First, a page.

Inna lillahi wa inna ilaihi rajioon (Indeed we belong to God and to Him we return.)
I’m hesitant to write this because I consider myself a pretty private person and I don’t want to make my personal business public, but I’m going to write this, Inshallah, because I think writing will help me deal with some feelings I have.
My grandmother (nanamama), Fareeda Khan, died Saturday night around 7:30. She died in her sleep in our house, probably of bowel ischemia. She was eighty.
We had her janaza (Islamic funeral) today. We also buried her. In keeping with her wishes and with Islamic custom, we buried her right away. Traditionally Muslims bury their dead within three days of the passing.
Alhamdulillah, she went very peacefully, but I don’t want to focus on her death. I want to share with you something of her life, of her character, of who she was.
She was such a loving person. She had three adult children, my mother, Aisha, my aunt, Zahida, and her only son, my uncle Nasser. She loved them deeply and they loved her. And I know we all love our mothers and our children, but I want to convey the depth of this love. Every weekday, all three of her children would call my nana to say they had arrived at work safely. Every evening, Monday through Friday, they would all call nana to say they had come home safely, except my mother because nana lived with my parents and me. She had a special relationship with each of her children. My mother was her main caretaker. My aunt was like her confidante. And my uncle was her baby, the youngest of her children. My mother, my aunt, and my uncle all chose to live in the same town, Naperville, within a few miles of each other so they could always be close. I cannot remember a single time, in my whole life, when any one of these three siblings, ever went more than a week without seeing my grandmother. They have always worked together to make sure nanamama was happy and healthy.
She had six grandchildren – my sister Mairaj, my brother, Atif, me, and three of my cousins, Bilal, his sister Nabihah, and my other cousin, an only child, Zahra. She had a special relationship with each of her grandchildren. Some might say she had favorites, and maybe my sister was her favorite, but I prefer to think that she just loved us all but in different ways.
Her love went beyond our family. She had the most courteous manners and the most elegant way about her. I’ll give you an example. We have had some maids come to our house from time to time to tidy up. Honestly, I try to ignore them and wait until they leave. But not my nanamama. She would insist that they clean her room first and she told the maids that, even if they didn’t speak English. But she wasn’t pushy or at least, she tempered that pushiness with sweetness. Before the maids left, she would make sure they each got something to eat and drink – a coke, a samosa, or maybe some chole (spicy chick peas). She even made dua for the inventor of the microwave, whoever he/she may be, because she appreciated a quick, warm meal. She had a good sense of humor too.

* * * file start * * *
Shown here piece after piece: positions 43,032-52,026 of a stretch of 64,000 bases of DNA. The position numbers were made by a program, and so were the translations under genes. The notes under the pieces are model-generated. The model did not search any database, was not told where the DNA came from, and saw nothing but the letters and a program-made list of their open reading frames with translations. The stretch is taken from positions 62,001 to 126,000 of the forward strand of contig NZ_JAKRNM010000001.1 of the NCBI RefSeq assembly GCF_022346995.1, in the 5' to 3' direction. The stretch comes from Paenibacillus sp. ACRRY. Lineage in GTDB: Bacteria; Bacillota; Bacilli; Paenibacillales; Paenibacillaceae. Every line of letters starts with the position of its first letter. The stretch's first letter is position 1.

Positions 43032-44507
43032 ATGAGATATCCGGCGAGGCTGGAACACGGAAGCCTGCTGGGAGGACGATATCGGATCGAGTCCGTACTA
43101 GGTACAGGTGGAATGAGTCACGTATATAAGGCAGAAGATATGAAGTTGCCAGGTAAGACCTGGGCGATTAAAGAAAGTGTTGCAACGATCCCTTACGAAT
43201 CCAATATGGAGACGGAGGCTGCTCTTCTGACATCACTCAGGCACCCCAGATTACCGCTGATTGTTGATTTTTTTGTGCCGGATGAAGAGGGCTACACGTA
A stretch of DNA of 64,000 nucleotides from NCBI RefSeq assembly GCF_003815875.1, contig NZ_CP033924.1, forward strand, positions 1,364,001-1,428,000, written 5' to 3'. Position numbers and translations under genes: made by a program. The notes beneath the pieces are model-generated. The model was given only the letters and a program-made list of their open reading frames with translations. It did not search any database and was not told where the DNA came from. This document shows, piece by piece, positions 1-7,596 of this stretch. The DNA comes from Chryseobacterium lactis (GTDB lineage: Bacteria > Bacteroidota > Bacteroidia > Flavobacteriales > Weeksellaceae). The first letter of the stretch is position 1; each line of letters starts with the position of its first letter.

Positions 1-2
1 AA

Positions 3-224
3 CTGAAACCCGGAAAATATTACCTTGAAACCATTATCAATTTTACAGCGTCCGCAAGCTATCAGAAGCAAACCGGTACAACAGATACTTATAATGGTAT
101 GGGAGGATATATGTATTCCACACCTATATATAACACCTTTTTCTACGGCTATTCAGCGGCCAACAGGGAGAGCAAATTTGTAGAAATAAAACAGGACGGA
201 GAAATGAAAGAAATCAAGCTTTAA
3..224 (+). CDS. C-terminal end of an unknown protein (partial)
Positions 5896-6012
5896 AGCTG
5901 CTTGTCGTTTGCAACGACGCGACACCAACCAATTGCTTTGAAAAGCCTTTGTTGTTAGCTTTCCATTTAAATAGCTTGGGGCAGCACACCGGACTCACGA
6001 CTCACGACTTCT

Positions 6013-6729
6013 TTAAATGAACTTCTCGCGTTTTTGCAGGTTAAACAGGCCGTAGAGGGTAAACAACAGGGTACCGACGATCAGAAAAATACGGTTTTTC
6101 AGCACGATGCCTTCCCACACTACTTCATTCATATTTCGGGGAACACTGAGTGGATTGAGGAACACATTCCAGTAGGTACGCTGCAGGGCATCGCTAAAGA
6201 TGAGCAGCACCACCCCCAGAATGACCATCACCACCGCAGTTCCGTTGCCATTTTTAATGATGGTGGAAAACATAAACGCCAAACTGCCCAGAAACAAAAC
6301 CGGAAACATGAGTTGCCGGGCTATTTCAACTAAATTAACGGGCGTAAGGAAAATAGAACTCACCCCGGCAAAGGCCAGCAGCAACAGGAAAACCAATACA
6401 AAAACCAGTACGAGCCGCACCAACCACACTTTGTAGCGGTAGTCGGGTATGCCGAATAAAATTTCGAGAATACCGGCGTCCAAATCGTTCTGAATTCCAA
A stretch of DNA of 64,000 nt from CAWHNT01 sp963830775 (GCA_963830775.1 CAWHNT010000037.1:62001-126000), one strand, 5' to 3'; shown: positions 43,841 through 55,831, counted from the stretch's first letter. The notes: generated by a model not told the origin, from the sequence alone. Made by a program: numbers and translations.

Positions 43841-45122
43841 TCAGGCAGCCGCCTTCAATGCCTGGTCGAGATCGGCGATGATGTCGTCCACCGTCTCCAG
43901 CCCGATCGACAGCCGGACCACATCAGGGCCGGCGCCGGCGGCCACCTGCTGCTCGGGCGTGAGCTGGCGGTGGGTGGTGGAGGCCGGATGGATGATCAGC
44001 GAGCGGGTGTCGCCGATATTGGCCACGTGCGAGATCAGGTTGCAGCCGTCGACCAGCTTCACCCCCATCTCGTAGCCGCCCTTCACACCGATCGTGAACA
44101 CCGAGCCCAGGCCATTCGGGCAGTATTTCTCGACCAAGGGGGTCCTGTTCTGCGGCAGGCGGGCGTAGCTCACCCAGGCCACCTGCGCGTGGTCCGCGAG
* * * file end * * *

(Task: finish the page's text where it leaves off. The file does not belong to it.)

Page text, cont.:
She had so much piety, Mashallah (May Allah be pleased). She was very regular about her prayers. She fasted until the point where her doctors (my mom and my aunt Zahida) told her she couldn’t any more, about two years ago. She read Quran every day until her eyes made it very difficult to read, and even then, she would often recite what she had memorized. I once told her that a college friend of mine, Kamran, was a hafiz, and she was very impressed with that. In fact, she told me some times that she had faith that my generation would put Muslims on the right path.
It’s tough to lose someone like her, but I’m doing ok, Alhamdulillah. If you would like to do something for me, there are two three suggestions I have. One – give to the refugees in Pakistan, http://www.irw.org/. She mentioned towards the end how badly she felt about that. Two, recite Surah Ya Sin (36) even if all you can recite is “Ya Sin,” and when you finish ask for her to be granted Paradise. Three, she had a favorite dua (request to God), that I would like you to recite, and it goes, “Ya Allah, make the Muslims be (true) Muslims.”